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Two's complement integer divided by Powers of 2 question

 
 
Janice
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      07-08-2005
I got this question from my textbook and I cannot understand the theory.
When a signed positive integer X divided by pow(2,k), the result is shifting
k bits to right and putting w-k bits of 0 from the most significant bits.
However, when the X is a negative number divided by pow(2,k), the shifting
and sign bit extension method doesnt give the correct answer?
What kind of bias should we make on the X before the division?
Thanx


 
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Eric Sosman
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      07-08-2005
Janice wrote:
> I got this question from my textbook and I cannot understand the theory.
> When a signed positive integer X divided by pow(2,k), the result is shifting
> k bits to right and putting w-k bits of 0 from the most significant bits.
> However, when the X is a negative number divided by pow(2,k), the shifting
> and sign bit extension method doesnt give the correct answer?
> What kind of bias should we make on the X before the division?
> Thanx


The "theory" is simple enough. Let's work through
the example of dividing -6 by 2. In two's complement,
-6 looks like 11...1010. Shifting this right one bit
position and inserting a new 1 in the vacated leftmost
spot gives 11...1101, which is -3, half of -6. Everything
looks good so far.

But now if we try the same thing starting with -3,
things don't work quite so well. Doing another shift
produces 11...1110, which is -2. However, the result
of the integer division -3/2 is not -2, but -1: Integer
division discards the fractional part of the "true" quotient,
so we get -3/2 => -1.5 => -1. (Historical note: the first
C Standard didn't define integer division quite so rigidly,
and allowed -3/2 to be either -2 or -1. The latest Standard
has tightened the rules to follow the practice adopted by
other programming languages.)

You can probably see what's happening: integer division
"truncates toward zero" while right-shifting "truncates toward
minus infinity." For even X there's nothing to truncate and
you'll get the same answer either way, and for positive X
zero is in the same direction as minus infinity. But for odd
negative X, zero and minus infinity are in opposite directions
and the two operations give different answers.

There's a further complication: C doesn't define what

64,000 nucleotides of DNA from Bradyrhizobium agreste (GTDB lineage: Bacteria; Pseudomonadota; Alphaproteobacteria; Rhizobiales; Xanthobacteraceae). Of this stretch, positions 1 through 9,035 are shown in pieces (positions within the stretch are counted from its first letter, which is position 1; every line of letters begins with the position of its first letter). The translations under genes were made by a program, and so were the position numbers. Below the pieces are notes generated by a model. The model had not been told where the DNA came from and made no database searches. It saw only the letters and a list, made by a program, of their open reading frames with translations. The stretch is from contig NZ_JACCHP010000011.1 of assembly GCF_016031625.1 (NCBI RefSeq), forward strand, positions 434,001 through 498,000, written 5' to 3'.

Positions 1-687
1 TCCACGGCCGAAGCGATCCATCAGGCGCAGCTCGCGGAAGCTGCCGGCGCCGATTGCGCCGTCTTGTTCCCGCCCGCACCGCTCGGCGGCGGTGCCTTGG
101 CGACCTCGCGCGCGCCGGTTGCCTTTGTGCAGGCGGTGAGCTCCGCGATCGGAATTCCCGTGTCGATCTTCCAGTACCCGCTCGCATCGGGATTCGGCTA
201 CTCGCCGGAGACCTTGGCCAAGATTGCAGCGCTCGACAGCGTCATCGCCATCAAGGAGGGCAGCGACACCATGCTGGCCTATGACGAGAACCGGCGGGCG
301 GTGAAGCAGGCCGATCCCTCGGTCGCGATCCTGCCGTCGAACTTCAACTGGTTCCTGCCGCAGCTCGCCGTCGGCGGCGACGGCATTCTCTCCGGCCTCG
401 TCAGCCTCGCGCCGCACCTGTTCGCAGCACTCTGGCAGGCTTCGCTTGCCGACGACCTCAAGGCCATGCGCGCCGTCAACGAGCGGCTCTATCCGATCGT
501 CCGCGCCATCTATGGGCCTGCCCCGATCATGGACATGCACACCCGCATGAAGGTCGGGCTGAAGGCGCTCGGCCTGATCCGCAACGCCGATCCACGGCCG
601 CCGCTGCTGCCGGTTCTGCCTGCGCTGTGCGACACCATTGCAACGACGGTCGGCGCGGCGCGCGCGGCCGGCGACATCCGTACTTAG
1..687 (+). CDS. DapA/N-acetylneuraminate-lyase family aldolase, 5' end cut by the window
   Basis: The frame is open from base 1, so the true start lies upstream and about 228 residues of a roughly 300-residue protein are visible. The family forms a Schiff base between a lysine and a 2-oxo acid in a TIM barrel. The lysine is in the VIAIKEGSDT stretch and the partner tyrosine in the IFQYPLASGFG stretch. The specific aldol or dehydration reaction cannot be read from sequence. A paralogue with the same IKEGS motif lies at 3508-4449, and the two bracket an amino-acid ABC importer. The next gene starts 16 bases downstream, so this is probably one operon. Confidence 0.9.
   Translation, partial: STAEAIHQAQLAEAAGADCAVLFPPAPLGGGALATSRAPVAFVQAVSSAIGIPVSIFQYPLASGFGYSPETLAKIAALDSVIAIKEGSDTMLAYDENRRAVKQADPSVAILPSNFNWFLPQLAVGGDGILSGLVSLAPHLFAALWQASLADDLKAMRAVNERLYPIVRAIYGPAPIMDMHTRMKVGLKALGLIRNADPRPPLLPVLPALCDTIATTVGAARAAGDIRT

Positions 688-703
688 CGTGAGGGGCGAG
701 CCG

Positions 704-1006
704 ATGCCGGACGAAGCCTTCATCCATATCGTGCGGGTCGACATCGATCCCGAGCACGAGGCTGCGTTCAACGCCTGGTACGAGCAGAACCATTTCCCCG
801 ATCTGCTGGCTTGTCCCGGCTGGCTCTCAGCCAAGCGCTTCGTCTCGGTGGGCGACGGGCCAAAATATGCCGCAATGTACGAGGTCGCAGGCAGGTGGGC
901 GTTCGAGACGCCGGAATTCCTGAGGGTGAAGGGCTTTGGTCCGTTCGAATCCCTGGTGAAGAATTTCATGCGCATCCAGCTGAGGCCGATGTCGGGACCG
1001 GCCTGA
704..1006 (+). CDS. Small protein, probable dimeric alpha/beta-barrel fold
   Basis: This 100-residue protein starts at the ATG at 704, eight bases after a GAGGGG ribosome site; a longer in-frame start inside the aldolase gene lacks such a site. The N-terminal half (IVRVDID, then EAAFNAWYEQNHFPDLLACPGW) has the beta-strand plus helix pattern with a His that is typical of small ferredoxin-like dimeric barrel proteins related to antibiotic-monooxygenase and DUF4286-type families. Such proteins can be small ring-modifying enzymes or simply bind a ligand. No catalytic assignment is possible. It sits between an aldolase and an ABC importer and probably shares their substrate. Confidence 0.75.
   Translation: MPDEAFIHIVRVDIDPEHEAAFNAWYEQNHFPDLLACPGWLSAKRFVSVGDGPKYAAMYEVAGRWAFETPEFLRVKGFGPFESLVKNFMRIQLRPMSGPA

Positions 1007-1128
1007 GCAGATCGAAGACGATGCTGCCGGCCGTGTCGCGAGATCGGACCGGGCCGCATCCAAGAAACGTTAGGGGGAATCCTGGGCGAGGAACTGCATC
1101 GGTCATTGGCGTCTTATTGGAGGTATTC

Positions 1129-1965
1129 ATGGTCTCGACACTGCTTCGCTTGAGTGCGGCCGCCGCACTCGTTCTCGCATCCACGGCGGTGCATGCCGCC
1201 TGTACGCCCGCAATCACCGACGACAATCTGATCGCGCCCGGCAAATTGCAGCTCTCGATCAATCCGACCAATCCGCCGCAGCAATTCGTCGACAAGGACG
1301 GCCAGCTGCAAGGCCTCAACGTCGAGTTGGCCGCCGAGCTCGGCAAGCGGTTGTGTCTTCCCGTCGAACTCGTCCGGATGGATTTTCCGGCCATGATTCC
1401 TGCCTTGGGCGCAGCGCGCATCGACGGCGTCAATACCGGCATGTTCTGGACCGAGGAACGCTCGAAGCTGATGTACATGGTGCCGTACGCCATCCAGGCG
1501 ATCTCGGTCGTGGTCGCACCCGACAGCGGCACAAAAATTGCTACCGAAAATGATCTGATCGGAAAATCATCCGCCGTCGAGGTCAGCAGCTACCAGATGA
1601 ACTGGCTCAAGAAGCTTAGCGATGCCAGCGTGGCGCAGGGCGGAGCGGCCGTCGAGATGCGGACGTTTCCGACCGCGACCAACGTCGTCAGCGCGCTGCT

happens when a negative number is right-shifted. This is a
nod toward different instruction sets on different machines:
some will fill the vacated sign position with a copy of the
original sign bit, while others will fill with a zero bit
(these are sometimes called "arithmetic shift" and "logical
shift" operations). Right-shifting -6 and supplying a new
zero bit would transform 11...1010 to 01...0101, a large
positive number which is clearly not a good approximation
to -3! The C Standard doesn't even require that either of
these results be obtained; it simply says "all bets are off"
if you right-shift a negative number.

--
Eric Sosman
http://www.velocityreviews.com/forums/(E-Mail Removed)lid
 
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Joe Wright
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      07-09-2005
Janice wrote:
> I got this question from my textbook and I cannot understand the theory.
> When a signed positive integer X divided by pow(2,k), the result is shifting
> k bits to right and putting w-k bits of 0 from the most significant bits.
> However, when the X is a negative number divided by pow(2,k), the shifting
> and sign bit extension method doesnt give the correct answer?
> What kind of bias should we make on the X before the division?
> Thanx
>


Note that pow(2,k) is a double. Division of integer by double is done in
floating point and yields double. What are you trying to do? What do you
think the "correct answer" to any of this is?

--
Joe Wright
"Everything should be made as simple as possible, but not simpler."
--- Albert Einstein ---
 
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websnarf@gmail.com
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      07-09-2005
Janice wrote:
> I got this question from my textbook and I cannot understand the theory.
> When a signed positive integer X divided by pow(2,k), the result is shifting
> k bits to right and putting w-k bits of 0 from the most significant bits.
> However, when the X is a negative number divided by pow(2,k), the shifting
> and sign bit extension method doesnt give the correct answer?
> What kind of bias should we make on the X before the division?


This is a bit involved.

1) Floating point rounds towards zero, whereas right shifting usually
rounds towards INT_MIN. (Using pow(2,k) forces promotion to floating
point.)

2) The ANSI C standard does not dictate anything useful about how right
shift works. Basically some old obsolete hardware that the ANSI C
standard committee insists on continuing to coddle cannot perform
correct right shifting. Rather than forcing that very marginal old
hardware to emulate the correct behavior (much as they forced the most
popular microprocessor family of all time, and widely deployed
desktop/workstation processor in history to emulate FP before they
could manage to include on-chip support for it) for this less commonly
used operation, the standard just decided not to define a single
behavior for it.

So whether or not some calculation is equal or consistant with right
shift is not up to the numerical or mathematical properties of ordinary
calculations. Its actually up to the capriciousness of the compiler
implementor. (Though its not surprising that your textbook thinks this
behavior deterministic, since 99.9999999% of all platforms do perform
correctly.)

--
Paul Hsieh
http://www.pobox.com/~qed/

 
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